9 Mother's Day Books To Buy Your Feminist Mom This Holiday, Because She's No Ordinary Lady
Your mom is no ordinary mom. She is a badass. She is a bona fide, totally rockin' feminist. So, the mother's day book that you're going to give her as a gift should absolutely to reflect that, no? The answer is "yes." Think about it — she wouldn't have it any other way.
I'd know, because I have one of those moms. She’s the director — i.e. the head honcho — of a foundation that gives scholarships to high school students for college. Her foundation also provides grants to environmental non-profits and youth organizations. Did I mention that after 9/11, she and some friends set up a local charity to help families in need? She’s pretty cool, working long hours to make this planet a better place, and also setting a great example for her daughter.
If your mom is anything like mine, she’ll love these books by sharp, outspoken ladies who aren’t afraid to say what's on their minds. And this Mother's Day, there's no better way thank your mama for teaching you to be the rad feminist you are than by giving her one of these books that celebrate what it means to be a woman.
Yes Please by Amy Poehler
Is there really a better blueprint for a tough, successful woman than Amy Poehler? Yes Please chronicles her journey from Chicago’s Second City Theater and Upright Citizen’s Brigade to Saturday Night Live and everyone’s favorite parks director, Leslie Knope. The book is funny, but it’s also a thoughtful, honest testimony to balancing career and parenthood: she gives credit where it’s due — from Tina Fey to her nanny — and isn’t afraid to admit the challenges she’s faced.
Spinster: Making a Life of One’s Own by Kate Bolick
When Kate Bolick graced the cover of The Atlantic in 2011, she was one of only three women to ever been featured on the front of the magazine. Her book, Spinster , continues where the popular essay, “All the Single Ladies,” left off — examining how 21st century single women can continue to create the lives they want, no matter what society thinks.
Bad Feminist by Roxane Gay
Gay is the coolest — from a vocal Twitter feed to her own honest admission that, like feminism itself, even the essays in Bad Feminist are flawed. This collection spans a variety of topics, from cultural criticism to racial issues, which Gay speaks on with authority and sensitivity.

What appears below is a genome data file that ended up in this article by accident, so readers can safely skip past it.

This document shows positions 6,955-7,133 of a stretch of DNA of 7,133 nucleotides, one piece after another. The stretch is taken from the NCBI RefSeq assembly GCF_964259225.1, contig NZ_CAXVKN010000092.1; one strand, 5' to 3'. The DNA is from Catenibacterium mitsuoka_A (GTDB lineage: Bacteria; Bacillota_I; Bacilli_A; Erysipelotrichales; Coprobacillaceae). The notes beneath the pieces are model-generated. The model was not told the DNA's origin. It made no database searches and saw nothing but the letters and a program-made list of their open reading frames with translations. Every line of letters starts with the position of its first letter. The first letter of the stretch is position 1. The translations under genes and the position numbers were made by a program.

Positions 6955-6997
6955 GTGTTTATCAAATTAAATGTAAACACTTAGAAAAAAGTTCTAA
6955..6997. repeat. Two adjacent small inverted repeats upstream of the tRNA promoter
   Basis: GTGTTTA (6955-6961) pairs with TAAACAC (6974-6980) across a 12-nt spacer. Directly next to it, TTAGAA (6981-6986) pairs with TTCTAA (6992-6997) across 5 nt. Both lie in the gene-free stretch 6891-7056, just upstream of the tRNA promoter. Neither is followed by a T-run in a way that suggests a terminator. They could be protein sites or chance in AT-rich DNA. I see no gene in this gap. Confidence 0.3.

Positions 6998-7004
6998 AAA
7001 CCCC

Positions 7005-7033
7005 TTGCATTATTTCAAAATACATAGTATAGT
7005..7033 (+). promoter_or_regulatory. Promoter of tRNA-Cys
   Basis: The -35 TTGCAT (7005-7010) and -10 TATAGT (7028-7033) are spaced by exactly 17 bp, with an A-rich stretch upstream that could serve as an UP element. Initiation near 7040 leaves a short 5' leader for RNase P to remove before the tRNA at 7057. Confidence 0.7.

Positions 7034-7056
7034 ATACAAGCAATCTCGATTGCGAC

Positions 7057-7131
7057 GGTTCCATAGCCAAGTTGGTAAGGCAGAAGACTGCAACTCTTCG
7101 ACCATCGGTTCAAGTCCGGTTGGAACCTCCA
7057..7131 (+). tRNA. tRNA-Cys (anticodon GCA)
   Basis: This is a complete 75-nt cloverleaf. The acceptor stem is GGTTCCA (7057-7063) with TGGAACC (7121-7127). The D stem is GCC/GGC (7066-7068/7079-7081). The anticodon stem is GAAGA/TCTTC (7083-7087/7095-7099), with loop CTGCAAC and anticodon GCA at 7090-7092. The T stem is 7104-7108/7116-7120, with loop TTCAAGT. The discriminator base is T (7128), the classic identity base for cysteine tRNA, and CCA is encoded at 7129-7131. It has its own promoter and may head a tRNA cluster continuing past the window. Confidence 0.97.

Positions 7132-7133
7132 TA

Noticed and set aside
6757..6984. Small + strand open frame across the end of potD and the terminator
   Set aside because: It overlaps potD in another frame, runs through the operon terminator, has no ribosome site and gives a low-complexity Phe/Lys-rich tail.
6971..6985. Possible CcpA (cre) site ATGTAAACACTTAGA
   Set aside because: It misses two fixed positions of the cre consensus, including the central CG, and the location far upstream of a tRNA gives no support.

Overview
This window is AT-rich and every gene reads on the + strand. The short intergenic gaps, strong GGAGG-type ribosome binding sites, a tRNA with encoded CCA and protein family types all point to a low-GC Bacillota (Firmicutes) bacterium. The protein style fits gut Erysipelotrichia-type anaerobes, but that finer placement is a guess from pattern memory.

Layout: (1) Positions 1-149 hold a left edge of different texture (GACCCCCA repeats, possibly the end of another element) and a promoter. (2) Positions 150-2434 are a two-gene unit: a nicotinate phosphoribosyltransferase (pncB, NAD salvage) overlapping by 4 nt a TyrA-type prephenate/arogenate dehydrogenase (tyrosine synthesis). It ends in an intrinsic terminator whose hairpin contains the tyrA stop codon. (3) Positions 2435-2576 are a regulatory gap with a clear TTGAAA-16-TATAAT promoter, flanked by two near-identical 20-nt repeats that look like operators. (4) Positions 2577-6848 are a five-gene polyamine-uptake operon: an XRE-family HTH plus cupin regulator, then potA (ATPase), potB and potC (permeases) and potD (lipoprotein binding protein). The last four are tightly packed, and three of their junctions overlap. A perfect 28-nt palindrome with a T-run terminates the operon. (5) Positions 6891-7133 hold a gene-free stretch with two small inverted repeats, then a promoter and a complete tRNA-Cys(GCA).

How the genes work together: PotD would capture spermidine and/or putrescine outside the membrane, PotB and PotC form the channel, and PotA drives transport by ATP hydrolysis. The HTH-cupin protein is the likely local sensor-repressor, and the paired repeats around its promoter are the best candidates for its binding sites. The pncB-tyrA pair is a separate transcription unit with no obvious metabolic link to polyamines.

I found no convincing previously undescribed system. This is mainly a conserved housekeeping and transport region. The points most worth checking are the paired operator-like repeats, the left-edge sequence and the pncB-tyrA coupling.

Almost Famous Women by Megan Bergman
Although the stories in Almost Famous Women are fictional, they explore true-life heroines who have often been forgotten. Bergman seeks to give these women, who include Lord Byron’s illegitimate daughter, Allegra, and Oscar Wilde’s niece, Dolly, the attention they deserve by imagining their stories, which are saturated with independence and strength.
Single, Carefree, Mellow by Katherine Heiny
Heiny’s collection of stories is a linked exploration of love, deceit, and unfaithfulness, filled with complicated irony and surprise. Take Josie, for example, who discovers her ex-boyfriend (who she met on Facebook) is now dating another woman (who he met on Twitter). Though these stories are electrically charged with betrayal and loss, they are still laugh-out-loud funny and utterly human in their portrayals.
Women by Chloe Caldwell
Caldwell’s novella, Women , is about something important to all of us: identity. It features friendship lines blurred between women and sexual encounters, as well as the love and heartbreak women share with one another. At only 144 pages, it is a short but intricately told story of one woman’s quest to better understand herself.
Moody Bitches by Julie Holland
As women, we’ve all probably been accused of being moody once or twice (or more). But Holland, who has a degree in psychiatry, explains that our female emotionality is a strength, not a weakness. She discusses why it’s problematic to medicate away our moodiness, rather than listening to the subtle systems our bodies use to tell us how to manage our lives, and even delves into how food, sex, sleep, and other factors play a role in this overall moodiness scheme.
Hausfrau by Jill Alexander Essbaum
Anna Benz lives in a suburb of Zurich with her Swiss husband and three children. Hausfrau follows a series of choices Anna makes to try to reignite this current life of aloofness. Essbaum's novel proves the strength and independence of her female narrator in a story with no shortage of moral complexity.
How to Build a Girl by Caitlin Moran
This novel begins with a teenager who feels shamed and simply decides to rebrand herself as someone else. But when she realizes it’s not quite that easy, the answer is a novel filled with self-discovery and laughter. After all, Marie Claire did call the wonderfully smart and snarky Moran, “the UK’s answer to Tina Fey, Chelsea Handler, and Lena Dunham all rolled into one.”
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